3. 3. Internet Safety Conflicts<br />New Age Criminal<br />3<br />Many web-based businesses expect a certain level of personal information to be revealed in order to meet criteria for joining groups, signing up for email notifications, etc. Most sites require personal information to set up an account and can give predators insight into a person’s life without meeting the victim face-to-face. “Of the 2,000 people surveyed by the magazine (Consumer Reports), about 52 percent of adult Internet users have posted data that could be dangerous, including home addresses, full date of birth, and information about their children” (Albanesius, 2010, p 1). Divulging personal information can create a target pool for cyber predators. Some predators may target college persons by creating a false identity mirroring common activities to lure victims into believing he or she has met someone with shared interests. Dating sites may also give predator’s valuable personal information about individuals, making the individuals an easier population to target.<br />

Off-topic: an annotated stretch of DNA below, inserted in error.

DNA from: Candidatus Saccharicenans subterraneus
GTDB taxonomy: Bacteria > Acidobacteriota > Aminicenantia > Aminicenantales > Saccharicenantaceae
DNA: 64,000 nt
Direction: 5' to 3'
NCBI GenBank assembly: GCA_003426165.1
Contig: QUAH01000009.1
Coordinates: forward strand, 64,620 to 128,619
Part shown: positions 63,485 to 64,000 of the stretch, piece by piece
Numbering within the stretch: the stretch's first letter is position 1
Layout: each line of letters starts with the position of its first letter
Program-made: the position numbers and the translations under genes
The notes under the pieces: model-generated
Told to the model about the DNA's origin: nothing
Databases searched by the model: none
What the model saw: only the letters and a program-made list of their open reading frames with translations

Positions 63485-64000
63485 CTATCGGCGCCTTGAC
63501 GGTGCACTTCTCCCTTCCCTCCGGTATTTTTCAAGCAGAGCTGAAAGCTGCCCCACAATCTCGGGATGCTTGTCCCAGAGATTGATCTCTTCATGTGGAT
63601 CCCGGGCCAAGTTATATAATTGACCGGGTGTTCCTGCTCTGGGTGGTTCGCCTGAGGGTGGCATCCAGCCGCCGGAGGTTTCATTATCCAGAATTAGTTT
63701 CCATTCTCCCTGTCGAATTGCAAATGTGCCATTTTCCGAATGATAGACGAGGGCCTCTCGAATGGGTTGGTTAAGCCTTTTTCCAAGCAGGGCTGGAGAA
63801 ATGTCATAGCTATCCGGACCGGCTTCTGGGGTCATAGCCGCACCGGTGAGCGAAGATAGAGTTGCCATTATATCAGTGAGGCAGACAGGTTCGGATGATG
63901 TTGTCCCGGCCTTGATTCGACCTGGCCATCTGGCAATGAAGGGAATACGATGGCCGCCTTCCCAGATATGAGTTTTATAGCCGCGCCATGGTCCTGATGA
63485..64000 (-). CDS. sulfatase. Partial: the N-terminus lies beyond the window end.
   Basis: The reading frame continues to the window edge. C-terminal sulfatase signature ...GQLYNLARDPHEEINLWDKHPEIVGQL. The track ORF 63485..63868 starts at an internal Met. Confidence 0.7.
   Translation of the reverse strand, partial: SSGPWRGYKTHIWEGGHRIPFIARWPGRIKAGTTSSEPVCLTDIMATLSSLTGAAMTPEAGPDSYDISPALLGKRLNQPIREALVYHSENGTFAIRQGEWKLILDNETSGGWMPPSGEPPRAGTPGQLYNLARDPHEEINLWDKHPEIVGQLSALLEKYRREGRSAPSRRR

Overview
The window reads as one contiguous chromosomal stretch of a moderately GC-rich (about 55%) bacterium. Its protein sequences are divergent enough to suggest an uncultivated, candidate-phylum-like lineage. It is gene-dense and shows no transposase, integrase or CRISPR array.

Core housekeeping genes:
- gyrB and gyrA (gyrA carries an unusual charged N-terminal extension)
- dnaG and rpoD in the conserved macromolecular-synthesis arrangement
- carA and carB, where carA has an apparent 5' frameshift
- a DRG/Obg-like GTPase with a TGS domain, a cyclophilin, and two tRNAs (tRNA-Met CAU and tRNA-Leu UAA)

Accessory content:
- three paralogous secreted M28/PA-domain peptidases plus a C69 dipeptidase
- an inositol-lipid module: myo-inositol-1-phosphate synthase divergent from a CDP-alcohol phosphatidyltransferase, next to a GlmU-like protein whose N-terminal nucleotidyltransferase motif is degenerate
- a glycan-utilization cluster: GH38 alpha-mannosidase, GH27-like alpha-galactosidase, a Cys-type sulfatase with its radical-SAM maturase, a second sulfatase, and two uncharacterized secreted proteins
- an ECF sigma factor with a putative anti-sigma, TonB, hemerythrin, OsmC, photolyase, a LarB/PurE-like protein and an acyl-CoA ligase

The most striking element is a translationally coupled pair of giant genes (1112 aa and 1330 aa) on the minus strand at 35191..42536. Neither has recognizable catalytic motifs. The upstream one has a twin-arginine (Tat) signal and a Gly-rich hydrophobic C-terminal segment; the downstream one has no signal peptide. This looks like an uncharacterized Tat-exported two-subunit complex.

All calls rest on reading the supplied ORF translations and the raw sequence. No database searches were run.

4. 4. Weakness of Data<br />New Age Criminal<br />4<br />The weakness of the research does not show a directly connection from the internet to the victimization. There needs to be more data in determining about the way a predator chooses his or her victim and the information that may attract a predator. Some sexual assaults have been reportedly linked to on-line dating services. Victims meet a person in an on-line dating chat room, over time feel comfortable with this person and decide the person is safe enough to meet in person. The victim does not know that the perpetrator has chosen the victim based on detailed information that was viewed from the dating profile.<br />